Rights bodies flay doctors for suspending emergency services
LAHORE: National and international human rights organisations on Monday condemned the young doctors for jeopardizing the human lives by halting healthcare services in hospital emergencies while expressing concern at the way the Punjab government approached the issue.
Provincial Coordination Officer of United Nations Population Fund (UNFPA) Jamil Ahmed Chaudhry was of the view that the measures taken by the young doctors had defiled the image and sanctity of the profession at large. He said every patient that suffered due to their actions was a burden on their conscience which they might never be able to shed. He said that even the doctors who wanted to dissociate themselves from the inhumane strike could not do so because of the pressure on them by their peers.
Proposing alternate and less fatal means of protesting to the doctors, he was of the view that even considering that the government might have mishandled the matter of service structure, endangering public health and lives could not be justified.
Concerned Citizen Society of Pakistan head Justice (Retd) Nasira Javed Iqbal said that leaving people to die for one’s lust for money could not be justified in any court of society. She said that although it could be argued that the Punjab government could have been more persuasive in its approach towards a solution yet the doctors’ act was utterly inhumane. She went on to say that the doctors were only fulfilling formality in the emergency for the past 16 days.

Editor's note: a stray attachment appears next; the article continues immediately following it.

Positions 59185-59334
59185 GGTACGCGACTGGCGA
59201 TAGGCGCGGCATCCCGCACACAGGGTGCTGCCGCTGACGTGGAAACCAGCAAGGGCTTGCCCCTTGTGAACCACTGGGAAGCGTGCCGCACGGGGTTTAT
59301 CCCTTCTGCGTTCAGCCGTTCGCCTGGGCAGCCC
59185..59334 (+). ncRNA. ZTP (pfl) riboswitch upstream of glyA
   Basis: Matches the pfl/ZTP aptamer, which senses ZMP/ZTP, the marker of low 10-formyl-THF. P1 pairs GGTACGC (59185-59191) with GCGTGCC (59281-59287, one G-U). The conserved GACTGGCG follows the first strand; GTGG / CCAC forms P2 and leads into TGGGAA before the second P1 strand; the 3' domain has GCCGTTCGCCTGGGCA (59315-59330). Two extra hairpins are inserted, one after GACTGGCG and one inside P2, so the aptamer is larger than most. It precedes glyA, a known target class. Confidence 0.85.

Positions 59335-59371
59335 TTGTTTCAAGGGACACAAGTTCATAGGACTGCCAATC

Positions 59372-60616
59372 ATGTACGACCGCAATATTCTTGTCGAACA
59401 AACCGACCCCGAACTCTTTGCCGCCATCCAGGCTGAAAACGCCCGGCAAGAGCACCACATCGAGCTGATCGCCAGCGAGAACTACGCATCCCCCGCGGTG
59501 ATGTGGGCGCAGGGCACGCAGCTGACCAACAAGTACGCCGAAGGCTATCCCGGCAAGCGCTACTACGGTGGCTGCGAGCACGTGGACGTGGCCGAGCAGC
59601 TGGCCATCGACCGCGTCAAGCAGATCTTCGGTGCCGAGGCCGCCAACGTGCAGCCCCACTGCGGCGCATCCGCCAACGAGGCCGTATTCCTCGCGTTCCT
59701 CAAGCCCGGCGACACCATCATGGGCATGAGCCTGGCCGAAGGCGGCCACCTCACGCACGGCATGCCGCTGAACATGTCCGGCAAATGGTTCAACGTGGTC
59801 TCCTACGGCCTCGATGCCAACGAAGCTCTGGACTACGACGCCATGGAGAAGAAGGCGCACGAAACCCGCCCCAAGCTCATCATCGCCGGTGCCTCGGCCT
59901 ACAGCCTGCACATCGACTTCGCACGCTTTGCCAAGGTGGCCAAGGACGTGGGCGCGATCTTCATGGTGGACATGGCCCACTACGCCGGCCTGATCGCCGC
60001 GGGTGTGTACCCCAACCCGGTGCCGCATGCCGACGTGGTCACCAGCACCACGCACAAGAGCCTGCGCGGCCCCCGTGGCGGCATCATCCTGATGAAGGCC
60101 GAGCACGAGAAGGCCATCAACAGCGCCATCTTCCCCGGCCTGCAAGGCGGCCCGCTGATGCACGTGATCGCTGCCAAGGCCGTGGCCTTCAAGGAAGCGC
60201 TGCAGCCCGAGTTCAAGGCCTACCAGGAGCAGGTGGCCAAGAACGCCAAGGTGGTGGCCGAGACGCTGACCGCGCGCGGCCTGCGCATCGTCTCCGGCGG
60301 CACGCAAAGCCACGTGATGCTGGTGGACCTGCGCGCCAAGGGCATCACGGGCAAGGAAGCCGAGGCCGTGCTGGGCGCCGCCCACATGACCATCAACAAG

The Human Rights Commission of Pakistan (HRCP) too, noted with concern the suffering heaped on the people by the prolonged strike of doctors in Punjab and the provincial government’s failure to amicably resolve the matter, calling upon both sides to stop their wrangling for the people’s sake. The HRCP was of the view that protests and strikes by doctors were not unheard of in Pakistan but they had never led to suspension of the emergency care and that had changed since the last year. It stated that doctors’ abandoning their life-saving vows to press for their demands was utterly indefensible and had contributed to the loss of sympathy for them among the people.
Some of the protesting doctors’ demands might be justified but the ongoing wrangling was symptomatic of anarchy of thought and practice in the country where neither side was willing to abandon its stance, the commission held. Both sides had shown no inclination to budge and sought to achieve a stronger bargaining position by resorting to threats, it maintained. The HRCP also did not support the coercive tactics by the Punjab government aimed at finding a solution.
Nabeela Malik, head of the Rahnuma, an NGO working on health issues, said that the government’s mishandling of the matter had pushed the doctors to take drastic measures. She, however, was of the view that whatever the doctors had done could not, in any way, be justified.